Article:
Standing between you and whatever you just ordered online is a series of numbers. It alphanumeric, starting with “1Z” and it’s really long. You have no idea what it stands for, where to type it in or when you’re getting your package. Sound familiar? Yeah, it’s a UPS tracking number.
We all know that the UPS service assigns a package identifier number to all of its packages. But, what exactly is that tracking code? What do the numbers and barcode printed on the shipping labels by the Postal Service even tell us?
That 18 digit sequence of numbers actually holds a lot of additional information needed for your package to make it to the right place. Standard domestic United States packages usually have the same type of UPS tracking code. While there are several others, the most common UPS tracking code is the format “1Z aaa aaa bb cccc ccc d”.
The First Set of Characters
The 1Z means represents which tracking code it is. The IZ means that the parcel is a standard domestic package.
The Second and Third Set of Characters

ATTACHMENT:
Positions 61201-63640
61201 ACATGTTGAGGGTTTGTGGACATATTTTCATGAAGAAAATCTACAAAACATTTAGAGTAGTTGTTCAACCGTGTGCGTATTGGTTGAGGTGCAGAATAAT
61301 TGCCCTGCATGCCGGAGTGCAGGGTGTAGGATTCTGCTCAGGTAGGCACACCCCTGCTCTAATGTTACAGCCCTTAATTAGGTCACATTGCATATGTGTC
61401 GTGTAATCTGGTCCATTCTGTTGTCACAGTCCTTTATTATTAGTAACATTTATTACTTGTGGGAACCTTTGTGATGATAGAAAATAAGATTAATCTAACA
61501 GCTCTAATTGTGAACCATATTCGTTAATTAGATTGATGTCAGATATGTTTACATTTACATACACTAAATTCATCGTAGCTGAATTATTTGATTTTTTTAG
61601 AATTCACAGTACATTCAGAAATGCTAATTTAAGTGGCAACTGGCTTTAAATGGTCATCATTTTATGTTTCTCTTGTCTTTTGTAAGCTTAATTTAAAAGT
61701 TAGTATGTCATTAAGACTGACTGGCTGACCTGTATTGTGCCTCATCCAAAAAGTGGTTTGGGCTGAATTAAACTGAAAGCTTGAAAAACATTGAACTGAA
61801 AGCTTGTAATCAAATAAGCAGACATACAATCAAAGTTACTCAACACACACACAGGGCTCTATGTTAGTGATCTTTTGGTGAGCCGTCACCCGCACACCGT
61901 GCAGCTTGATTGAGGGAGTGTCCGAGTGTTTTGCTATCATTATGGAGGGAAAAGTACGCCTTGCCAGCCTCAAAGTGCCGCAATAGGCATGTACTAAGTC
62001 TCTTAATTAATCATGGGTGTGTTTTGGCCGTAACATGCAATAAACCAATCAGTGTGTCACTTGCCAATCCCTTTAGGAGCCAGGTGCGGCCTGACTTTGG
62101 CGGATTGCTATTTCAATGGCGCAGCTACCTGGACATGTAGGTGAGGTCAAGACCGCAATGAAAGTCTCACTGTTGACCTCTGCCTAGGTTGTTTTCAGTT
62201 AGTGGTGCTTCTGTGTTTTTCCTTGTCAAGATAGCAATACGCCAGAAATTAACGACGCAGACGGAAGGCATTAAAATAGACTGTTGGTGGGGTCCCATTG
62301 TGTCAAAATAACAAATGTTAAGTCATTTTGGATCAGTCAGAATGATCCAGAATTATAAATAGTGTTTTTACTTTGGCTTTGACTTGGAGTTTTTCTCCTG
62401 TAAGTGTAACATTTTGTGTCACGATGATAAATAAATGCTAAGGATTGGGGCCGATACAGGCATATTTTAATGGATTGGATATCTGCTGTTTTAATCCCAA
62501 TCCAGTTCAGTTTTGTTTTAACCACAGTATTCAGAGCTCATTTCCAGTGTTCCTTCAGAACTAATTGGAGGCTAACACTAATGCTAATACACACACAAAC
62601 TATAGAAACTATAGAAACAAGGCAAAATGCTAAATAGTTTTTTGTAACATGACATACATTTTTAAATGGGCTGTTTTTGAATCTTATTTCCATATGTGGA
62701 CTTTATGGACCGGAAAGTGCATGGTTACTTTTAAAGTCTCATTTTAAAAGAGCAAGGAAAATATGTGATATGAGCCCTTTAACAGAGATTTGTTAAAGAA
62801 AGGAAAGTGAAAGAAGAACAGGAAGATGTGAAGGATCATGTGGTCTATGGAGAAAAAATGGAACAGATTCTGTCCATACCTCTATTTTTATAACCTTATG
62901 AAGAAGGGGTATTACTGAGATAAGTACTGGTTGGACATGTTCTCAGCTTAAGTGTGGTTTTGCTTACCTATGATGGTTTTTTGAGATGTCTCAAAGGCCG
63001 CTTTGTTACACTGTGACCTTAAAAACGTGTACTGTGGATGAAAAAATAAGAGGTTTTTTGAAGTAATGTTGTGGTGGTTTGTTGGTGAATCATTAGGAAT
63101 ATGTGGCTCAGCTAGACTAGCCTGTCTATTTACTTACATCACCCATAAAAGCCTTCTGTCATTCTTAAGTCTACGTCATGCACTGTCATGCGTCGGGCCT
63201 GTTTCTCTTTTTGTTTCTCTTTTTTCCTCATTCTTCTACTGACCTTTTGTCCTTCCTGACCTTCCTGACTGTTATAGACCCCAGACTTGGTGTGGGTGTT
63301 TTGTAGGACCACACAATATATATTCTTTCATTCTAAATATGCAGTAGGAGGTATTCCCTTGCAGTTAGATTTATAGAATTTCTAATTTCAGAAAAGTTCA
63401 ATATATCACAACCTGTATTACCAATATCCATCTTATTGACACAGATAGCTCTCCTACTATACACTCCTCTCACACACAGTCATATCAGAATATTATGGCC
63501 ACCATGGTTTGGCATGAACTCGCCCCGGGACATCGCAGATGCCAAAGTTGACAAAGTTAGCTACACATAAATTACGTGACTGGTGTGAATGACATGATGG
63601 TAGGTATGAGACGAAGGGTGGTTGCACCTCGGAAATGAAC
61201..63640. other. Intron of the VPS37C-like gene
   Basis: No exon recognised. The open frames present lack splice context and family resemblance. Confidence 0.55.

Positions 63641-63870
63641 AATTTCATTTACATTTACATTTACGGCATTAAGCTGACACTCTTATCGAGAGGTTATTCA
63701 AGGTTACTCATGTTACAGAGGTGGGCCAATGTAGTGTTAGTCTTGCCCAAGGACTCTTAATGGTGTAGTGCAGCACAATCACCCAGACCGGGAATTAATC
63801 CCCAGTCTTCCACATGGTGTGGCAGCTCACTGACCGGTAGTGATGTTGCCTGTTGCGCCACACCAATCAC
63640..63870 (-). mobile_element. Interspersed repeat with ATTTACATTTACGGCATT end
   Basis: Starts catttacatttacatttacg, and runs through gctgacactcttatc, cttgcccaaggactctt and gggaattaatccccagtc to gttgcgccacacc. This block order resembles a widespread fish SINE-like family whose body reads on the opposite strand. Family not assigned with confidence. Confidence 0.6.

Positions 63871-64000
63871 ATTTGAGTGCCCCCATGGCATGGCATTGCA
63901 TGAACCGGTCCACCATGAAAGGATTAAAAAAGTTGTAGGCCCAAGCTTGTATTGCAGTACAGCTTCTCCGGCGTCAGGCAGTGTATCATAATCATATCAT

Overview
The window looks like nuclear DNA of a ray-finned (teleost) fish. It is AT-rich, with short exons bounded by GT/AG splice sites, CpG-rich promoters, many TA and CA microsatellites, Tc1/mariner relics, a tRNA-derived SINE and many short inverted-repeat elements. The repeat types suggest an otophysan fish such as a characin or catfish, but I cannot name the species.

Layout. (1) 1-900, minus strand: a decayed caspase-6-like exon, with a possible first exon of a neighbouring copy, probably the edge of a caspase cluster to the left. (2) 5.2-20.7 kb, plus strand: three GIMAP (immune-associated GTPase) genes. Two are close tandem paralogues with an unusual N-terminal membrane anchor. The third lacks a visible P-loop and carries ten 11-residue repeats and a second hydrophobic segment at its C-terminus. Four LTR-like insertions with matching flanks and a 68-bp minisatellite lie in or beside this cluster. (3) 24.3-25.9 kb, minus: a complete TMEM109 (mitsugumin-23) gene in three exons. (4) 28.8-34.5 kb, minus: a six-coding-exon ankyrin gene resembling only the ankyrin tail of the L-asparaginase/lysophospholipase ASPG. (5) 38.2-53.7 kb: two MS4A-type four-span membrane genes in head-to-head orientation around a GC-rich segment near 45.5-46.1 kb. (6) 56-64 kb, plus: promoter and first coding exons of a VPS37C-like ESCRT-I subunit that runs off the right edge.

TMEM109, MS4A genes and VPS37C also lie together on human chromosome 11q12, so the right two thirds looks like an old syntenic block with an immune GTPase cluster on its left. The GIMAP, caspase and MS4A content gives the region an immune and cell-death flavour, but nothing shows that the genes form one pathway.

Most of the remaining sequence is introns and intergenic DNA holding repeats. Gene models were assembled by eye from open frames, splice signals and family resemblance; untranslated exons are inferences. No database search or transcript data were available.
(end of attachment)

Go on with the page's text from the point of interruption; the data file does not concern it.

Both sets of the following “aaa aaa” sequence are representative of the account number of the shipper. Assigned by UPS, this helps billing.
“Bb” is the service code. It tells the shipping method of a package. An example of a few other service codes are:
- 01 = UPS Next Day Air
- 02 = UPS Second-Day Air
- 03 = UPS Ground
- 12= UPS Three-Day Select
The Seven Set of Characters
The next seven characters “cccc ccc” is the customizable package identifier. The shipper uses this number to recognize the package. Most often, a truncated invoice number is used.
The Final set Characters
The lone “d” at the end of the UPS tracking number is the check digit. It’s used to verify the characters in the ID number were correct in addition to detecting errors. Check digits can also be found in various other numeric sequences like ISBN numbers and bank accounts. They are determined at random by an algorithm.
So, now you know. Now you can refresh that page with at least the knowledge of what the tracking numbers mean.